The Supreme Court agreed Tuesday to decide whether school voucher programs like those favored by the Bush administration are a constitutional use of taxpayer money.

The court said it will hear three related cases arising from a program that provides tuition aid to parents of nearly 4,000 students in failing public schools in Cleveland.

Lower courts reached opposite conclusions about whether the program is unconstitutional government promotion of religion.

A high court ruling is expected by June.

The Ohio program offers the justices an opportunity for a broad ruling on a long-simmering political issue that generally pits social conservatives and some inner-city parents against civil liberties groups and teachers' unions.

School vouchers were a centerpiece of President Bush's education platform during his campaign, and his top Supreme Court lawyer filed an uninvited friend-of-the-court brief urging the justices to take on the Cleveland dispute.

Solicitor General Theodore Olson argued that the Cleveland program is constitutional, because it provides the same amount of cash help to students no matter whether they enroll in church-run schools or nonreligious private academies.

Vouchers, also called school choice programs, allow parents to take children out of public schools and use government subsidies to pay all or some of the tuition bill at a private or religious school.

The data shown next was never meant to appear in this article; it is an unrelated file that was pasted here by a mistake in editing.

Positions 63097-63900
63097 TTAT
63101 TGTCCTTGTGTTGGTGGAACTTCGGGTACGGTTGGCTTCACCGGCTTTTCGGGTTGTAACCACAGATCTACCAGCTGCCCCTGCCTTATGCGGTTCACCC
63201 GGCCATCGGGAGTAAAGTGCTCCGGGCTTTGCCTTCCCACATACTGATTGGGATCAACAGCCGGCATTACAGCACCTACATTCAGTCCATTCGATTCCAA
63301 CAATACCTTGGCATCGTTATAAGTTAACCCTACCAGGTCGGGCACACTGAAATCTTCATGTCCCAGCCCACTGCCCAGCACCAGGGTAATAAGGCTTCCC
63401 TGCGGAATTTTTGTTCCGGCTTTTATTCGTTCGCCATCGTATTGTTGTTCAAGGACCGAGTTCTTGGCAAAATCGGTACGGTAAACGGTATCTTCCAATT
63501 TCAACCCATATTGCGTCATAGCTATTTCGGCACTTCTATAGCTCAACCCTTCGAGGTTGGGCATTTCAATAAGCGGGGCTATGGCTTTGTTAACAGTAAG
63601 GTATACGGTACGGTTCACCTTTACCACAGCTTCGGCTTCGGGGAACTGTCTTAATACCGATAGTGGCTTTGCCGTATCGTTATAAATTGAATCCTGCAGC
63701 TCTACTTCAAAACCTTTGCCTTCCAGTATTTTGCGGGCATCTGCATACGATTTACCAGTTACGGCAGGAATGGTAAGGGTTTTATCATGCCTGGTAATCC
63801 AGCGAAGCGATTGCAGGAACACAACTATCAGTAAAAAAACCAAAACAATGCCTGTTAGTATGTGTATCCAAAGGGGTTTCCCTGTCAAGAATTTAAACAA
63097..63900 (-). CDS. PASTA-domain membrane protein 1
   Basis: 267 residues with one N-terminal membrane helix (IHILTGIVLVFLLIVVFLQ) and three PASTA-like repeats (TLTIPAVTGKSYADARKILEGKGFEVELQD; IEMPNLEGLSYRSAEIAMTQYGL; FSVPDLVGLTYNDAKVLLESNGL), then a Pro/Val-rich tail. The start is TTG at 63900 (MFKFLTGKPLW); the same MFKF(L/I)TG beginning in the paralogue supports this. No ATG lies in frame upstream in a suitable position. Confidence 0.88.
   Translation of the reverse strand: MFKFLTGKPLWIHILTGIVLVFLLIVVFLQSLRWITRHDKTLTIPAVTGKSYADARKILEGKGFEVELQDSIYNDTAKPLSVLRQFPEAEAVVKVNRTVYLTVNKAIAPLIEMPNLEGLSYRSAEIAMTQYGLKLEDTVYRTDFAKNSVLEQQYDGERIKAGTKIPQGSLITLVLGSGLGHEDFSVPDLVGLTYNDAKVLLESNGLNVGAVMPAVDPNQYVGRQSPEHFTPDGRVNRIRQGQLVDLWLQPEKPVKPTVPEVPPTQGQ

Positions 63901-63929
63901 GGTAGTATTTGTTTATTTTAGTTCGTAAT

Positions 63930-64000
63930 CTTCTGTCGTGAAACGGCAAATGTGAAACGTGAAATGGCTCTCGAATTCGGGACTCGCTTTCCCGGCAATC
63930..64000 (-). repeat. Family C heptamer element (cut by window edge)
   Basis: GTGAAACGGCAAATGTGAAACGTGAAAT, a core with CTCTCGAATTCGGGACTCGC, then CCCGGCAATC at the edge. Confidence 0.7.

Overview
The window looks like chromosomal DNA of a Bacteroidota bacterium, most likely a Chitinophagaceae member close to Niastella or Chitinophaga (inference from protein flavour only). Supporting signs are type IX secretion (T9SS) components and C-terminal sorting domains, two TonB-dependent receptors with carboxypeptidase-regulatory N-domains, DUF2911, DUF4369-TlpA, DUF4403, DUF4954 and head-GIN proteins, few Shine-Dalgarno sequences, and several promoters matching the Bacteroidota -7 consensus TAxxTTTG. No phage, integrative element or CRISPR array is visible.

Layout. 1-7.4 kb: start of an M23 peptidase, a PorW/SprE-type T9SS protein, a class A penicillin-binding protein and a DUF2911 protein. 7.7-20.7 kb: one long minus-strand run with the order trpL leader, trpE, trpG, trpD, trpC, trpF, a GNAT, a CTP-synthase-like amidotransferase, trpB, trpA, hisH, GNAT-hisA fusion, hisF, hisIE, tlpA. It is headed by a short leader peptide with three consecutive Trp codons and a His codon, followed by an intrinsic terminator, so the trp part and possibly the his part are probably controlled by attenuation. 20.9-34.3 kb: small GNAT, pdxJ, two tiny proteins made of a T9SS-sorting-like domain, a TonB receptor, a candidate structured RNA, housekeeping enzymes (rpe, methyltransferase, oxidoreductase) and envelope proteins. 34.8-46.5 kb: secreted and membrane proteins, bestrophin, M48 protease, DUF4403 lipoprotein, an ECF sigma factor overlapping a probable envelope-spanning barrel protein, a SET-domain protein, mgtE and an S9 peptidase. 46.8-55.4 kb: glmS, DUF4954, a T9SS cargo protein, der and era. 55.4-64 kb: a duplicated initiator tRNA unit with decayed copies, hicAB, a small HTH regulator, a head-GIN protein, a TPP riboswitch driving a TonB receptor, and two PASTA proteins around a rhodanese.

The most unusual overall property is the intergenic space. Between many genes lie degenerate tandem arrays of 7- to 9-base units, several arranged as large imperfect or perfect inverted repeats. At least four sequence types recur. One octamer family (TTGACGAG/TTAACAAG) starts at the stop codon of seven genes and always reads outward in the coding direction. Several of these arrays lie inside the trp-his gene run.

Supporters say vouchers give children who want to learn a way out of hectic or dangerous public schools, while giving parents power over school bureaucracies. Opponents, including most congressional Democrats, say vouchers steal precious public money from the schools that need it most.

Although vouchers remain an ideological touchstone for many conservatives, there was not enough Republican support for vouchers when Congress recently passed a sweeping education reform package. Leaders shelved the idea temporarily.

Those who oppose vouchers on constitutional grounds say they are a clear violation of the guarantee that government will not promote or "establish" religion.

The court last ruled on vouchers directly in 1973, when it struck down a school voucher program because some public money was used to "subsidize and advance the religious mission of sectarian schools."

The court has become more conservative since then, and it has allowed pro-voucher decisions from lower courts to stand.

The current nine justices have declined previous invitations to rule on voucher or tuition programs in Wisconsin, Maine and Vermont, even as they allowed more government aid to religious schools for things like computers and remedial tutoring.

As in Ohio, lower courts across the country have divided over whether spending tax money on religious education is an unconstitutional violation of the separation between church and state.

The Ohio Pilot Project Scholarship Program provides tuition vouchers to kindergartners through eighth-graders enrolled in city schools. The money, up to $2,500 per child annually, can be used at private or parochial schools that sign up for the program and meet its requirements. Low-income families get preference.

Of the 3,700 students enrolled in the program, 96 percent attend religious schools.

The Ohio Supreme Court approved of the program, but the federal courts struck it down.

The cases are Zelman v. Simmons-Harris, 00-1751; Hanna Perkins School v. Simmons-Harris, 00-1777; and Taylor v. Simmons-Harris, 00-1779.